6) Irene Cara – “Fame.” Cara sounds so much like Donna Summer on this, the joyous title track to the hit movie, that it almost seems unfair to say so. That said, I love the song and performance. 

7) Linda Ronstadt – “Hurt So Bad.” Falling from No. 26 to 80 in its 13th week on the charts is Linda’s spine-tingling rendition of the Little Anthony & the Imperials hit from 1965. (It hails from her 1980 Mad Love album, of course.) 

Who doesn’t want to review records?

Growing up, I certainly did. I devoured Rolling Stone, Record, Creem, Musician and other music periodicals less for the articles and more for the reviews, which I usually read first. Due to the lag between a record’s release and the review, on occasion I already owned an LP (or cassette) before I read the critic’s take. One thing that fascinated me: Why I sometimes liked something the reviewer didn’t. Another thing that fascinated me: the reverse. 

The former irked me, the latter made me feel smug. But neither changed my opinion on the necessity of reviews. I was always on the lookout for something new (or new-to-me), and the magazines covered things that never made the playlists of my local radio stations, MTV or VH1. As a result, I often bought things based on a review, with new releases discovered via the magazines and catalog items from the Dave Marsh-edited Rolling Stone Record Guide. Few were four- or five-star reviews.

Over time, I came to recognize the names of said reviewers. Some found folk sanctimonious and others thought prog-rock priggish, and even more treated pop like a dirty word. (I generally subscribe to the second myself.) But the only bad reviews were those that didn’t delve beyond the rudimentary yea or nay to explain or defend the assessment, and also didn’t detail the artist’s journey. Everyone has their own criteria for what is and isn’t good music, after all, and it’s easy to be dismissive of what one dislikes. (I’ve been that in the past, though not often in these pages.) Some fans want technical precision. Others seek emotional resonance, a melody they can hum along to, and/or lyrics that shed light on the human condition. And yet others are happy with just about anything that has a good beat that they can dance to…

As I’ve matured, I’ve come to the realization that there is no right or wrong. Not really. There’s preference and personal peccadilloes – aka so-called “guilty pleasures.” That’s about it.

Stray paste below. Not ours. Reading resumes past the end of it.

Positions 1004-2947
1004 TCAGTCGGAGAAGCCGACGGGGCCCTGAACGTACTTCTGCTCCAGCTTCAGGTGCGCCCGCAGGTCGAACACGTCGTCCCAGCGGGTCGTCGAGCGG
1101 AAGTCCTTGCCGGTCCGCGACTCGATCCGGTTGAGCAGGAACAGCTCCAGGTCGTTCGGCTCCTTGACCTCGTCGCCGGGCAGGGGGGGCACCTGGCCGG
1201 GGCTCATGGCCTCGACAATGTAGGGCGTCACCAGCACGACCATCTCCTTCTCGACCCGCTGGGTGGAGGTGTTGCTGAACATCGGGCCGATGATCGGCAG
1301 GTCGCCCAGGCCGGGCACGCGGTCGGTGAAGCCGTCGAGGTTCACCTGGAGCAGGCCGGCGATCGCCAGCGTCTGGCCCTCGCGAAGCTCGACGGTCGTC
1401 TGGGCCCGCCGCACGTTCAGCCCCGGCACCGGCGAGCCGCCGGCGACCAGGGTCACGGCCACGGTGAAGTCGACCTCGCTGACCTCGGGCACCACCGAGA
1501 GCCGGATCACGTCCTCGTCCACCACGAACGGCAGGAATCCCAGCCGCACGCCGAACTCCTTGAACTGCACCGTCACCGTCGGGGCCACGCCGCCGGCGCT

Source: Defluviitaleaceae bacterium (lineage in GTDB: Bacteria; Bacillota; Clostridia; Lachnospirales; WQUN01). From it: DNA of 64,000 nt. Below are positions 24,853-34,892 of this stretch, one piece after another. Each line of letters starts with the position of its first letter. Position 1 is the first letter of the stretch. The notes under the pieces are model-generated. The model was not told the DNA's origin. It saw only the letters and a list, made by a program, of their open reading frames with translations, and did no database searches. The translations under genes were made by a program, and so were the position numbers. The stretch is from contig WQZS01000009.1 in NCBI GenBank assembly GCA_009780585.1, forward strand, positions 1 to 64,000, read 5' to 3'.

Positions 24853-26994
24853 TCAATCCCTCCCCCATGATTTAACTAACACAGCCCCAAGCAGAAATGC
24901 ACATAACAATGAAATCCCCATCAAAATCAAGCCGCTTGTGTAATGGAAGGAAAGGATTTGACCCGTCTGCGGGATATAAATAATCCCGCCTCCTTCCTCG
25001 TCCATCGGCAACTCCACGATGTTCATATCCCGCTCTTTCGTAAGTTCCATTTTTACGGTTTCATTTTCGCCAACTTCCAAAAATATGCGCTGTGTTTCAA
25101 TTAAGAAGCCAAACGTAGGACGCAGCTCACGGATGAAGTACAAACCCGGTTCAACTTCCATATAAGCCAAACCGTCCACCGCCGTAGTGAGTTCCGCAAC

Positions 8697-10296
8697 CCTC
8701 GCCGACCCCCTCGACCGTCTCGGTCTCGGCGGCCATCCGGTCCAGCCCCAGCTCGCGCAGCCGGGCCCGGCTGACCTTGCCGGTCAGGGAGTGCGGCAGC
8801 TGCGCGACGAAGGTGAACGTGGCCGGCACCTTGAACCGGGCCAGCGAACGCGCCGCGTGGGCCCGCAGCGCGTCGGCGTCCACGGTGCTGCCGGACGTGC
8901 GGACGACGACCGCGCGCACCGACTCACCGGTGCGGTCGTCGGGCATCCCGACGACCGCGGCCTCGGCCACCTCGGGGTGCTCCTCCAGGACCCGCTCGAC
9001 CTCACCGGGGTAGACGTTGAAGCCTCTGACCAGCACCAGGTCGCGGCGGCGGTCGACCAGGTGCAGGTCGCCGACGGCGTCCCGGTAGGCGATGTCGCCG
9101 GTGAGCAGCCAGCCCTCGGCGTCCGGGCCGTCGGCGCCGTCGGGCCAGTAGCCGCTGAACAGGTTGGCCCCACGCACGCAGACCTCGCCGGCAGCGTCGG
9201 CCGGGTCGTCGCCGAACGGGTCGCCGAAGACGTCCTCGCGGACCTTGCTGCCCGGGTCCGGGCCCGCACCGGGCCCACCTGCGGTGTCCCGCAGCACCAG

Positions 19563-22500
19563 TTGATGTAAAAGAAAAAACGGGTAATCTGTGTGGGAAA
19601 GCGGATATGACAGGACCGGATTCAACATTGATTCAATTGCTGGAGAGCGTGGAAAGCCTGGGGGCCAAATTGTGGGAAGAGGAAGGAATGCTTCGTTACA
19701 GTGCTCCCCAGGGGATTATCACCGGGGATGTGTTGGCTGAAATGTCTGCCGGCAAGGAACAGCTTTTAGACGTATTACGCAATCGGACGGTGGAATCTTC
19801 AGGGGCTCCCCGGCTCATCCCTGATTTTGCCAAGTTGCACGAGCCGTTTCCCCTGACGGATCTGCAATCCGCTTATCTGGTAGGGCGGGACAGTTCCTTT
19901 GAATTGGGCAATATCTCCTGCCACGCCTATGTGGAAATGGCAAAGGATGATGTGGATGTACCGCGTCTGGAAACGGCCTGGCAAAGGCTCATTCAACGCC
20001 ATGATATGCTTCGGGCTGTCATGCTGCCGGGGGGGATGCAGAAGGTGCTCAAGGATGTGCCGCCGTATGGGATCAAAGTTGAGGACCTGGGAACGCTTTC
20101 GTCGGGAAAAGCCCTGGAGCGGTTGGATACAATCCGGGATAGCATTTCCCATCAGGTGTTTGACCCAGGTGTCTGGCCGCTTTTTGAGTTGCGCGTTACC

Anyway, I still lean on reviews – both online and in print. Whenever my wife and I visit a B&N, I pick up the British music magazines Uncut and Mojo, buy a high-octane coffee drink in the cafe, and read the reviews of the new releases and archival reissues. What I look for is tailor-made to my tastes: Is it dreamy, upbeat, reflective, melody-centric, reminiscent of the Beatles, Byrds, Flying Burrito Brothers or the Velvet Underground? Joni, Linda or Neil?

Unlike yesteryear, of course, it doesn’t cost me more than my Apple Music subscription to check out whatever I’ve just read about. (Though, since I rarely use headphones, I have to wait ’til we’re in the car going home.) That happened last week with Melody’s Echo Chamber’s latest release, Bon Voyage. It’s the brainchild of Melody Prochet, who’s akin to a French Hope Sandoval with an airier vibe.

(Sometimes, of course, I stumble upon cool artists through other means – Erin O’Dowd, who I discovered on Kickstarter, springs to mind. Nichole Wagner, who I found via a Nanci Griffith fan group on Facebook, is another. Both are worth checking out.)

All of which leads to this, one of my first reviews to make it to print – on September 18, 1984, in the Ogontz Campus News, the newspaper for what’s now known as Penn State Abington. I doubt if anyone beyond the newspaper staff and contributors read it. (And I was just a contributor; I’d pop into the office, find the editor of the entertainment section, and turn something in. On spec. Sometimes it made it into the paper; sometimes not.) Reading it now makes me laugh and cringe at the same time – but it was the first step in the journey to me launching the original Old Grey Cat website and, then, this blog. (I post-corrected a few glaring errors that slipped through the newspaper’s crack proofreading squad…)